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Amos Yee not released from detention 2 weeks after being granted asylum

Human rights groups demand release of Singaporean teenager.

Martino Tan | April 6, 2017 @ 12:10 pm

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Perpetually detained Singaporean teenager Amos Yee is still detained in the United States despite being granted asylum two weeks ago.

Human Rights Watch (HRW) and PEN America have asked the US Immigration and Customs Enforcement (ICE) officials to release supposedly free man Amos Yee immediately.

In a press release today, HRW said that Yee was granted asylum by a US immigration judge on March 24 but remains in ICE custody.

Yee, 18, has been detained since his arrival since Dec. 16 last year.

Karin Karlekar, director of Free Expression at Risk Programs at PEN America, said,

“The continued detention of Amos Yee is disgraceful because it undermines the very principles of due process, fairness, and freedom of speech that he sought in escaping Singapore…Yee has faced unnecessary emotional and mental harm as a result of his unjust detention. We support his renewed request to be released following his successful asylum claim.”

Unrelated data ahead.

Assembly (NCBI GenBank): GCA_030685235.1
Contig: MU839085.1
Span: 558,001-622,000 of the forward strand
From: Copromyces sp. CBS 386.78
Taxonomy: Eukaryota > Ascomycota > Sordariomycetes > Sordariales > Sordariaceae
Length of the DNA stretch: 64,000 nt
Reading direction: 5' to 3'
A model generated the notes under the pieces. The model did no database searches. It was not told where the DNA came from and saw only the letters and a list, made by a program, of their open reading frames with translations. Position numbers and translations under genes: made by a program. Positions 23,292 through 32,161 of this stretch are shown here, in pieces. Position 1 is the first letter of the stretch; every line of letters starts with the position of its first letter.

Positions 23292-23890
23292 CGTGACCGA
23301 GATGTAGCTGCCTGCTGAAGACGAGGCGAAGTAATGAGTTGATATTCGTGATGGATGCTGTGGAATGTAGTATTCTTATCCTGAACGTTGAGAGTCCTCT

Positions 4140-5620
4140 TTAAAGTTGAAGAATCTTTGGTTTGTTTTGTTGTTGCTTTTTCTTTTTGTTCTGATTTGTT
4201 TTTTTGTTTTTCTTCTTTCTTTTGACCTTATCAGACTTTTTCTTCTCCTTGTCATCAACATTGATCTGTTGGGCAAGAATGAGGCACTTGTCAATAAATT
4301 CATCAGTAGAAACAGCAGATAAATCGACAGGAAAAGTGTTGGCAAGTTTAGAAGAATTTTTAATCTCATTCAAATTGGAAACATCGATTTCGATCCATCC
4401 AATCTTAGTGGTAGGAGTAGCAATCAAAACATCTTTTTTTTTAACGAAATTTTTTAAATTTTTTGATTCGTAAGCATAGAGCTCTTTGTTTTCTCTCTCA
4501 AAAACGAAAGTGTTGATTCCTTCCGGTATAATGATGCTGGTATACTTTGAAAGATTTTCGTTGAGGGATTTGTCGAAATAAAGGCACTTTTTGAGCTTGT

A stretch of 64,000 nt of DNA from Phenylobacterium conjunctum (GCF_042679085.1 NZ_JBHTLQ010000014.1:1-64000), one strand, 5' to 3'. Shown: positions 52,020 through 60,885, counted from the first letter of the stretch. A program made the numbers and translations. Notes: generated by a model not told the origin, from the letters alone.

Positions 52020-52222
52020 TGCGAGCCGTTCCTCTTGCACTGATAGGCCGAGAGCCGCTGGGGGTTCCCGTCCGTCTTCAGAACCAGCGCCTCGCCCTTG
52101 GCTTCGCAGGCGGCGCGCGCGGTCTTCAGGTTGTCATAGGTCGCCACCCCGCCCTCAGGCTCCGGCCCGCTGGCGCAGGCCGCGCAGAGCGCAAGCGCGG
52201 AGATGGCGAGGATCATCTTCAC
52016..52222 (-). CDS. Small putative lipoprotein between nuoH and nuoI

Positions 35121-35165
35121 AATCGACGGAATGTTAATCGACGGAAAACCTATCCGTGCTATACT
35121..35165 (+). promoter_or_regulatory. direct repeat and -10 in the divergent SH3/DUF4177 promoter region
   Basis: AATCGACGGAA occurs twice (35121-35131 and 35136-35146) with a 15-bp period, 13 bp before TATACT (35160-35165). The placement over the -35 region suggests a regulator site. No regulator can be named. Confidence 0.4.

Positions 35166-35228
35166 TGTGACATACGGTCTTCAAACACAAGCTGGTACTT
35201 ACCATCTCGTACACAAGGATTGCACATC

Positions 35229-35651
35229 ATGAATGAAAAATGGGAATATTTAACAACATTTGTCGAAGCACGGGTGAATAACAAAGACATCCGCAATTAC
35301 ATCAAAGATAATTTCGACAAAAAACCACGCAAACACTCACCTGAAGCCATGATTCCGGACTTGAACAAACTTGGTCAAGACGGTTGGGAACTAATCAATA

The two organisations said that the US government has not provided grounds consistent with international law for detaining Yee, adding that international human rights law articulates a strong presumption against the detention of refugees.

Yee’s legal team is exploring options to secure his release, while the Department of Homeland Security has 30 days to file an appeal of the judge’s asylum decision.

Yee had previously expressed his fear of returning to Singapore, which is still possible, in the event his asylum bid ultimately fails.

 

Related articles:

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Amos Yee won’t be serving NS anytime soon after his successful US political asylum bid

2-time convicted hate speech propagator Amos Yee shown the path to the US

Amos Yee gets his wish to stay in US after successful asylum bid

Amos Yee said he is scared of returning to S’pore if US asylum bid fails

 

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About Martino Tan

Martino’s parents named him after an Italian priest, Vatican's 1st ambassador to S’pore. He's inspired by the lives of Robert Kennedy & Dietrich Bonhoeffer, the words of George Orwell & William F. Buckley Jr., & the music of the Beatles.

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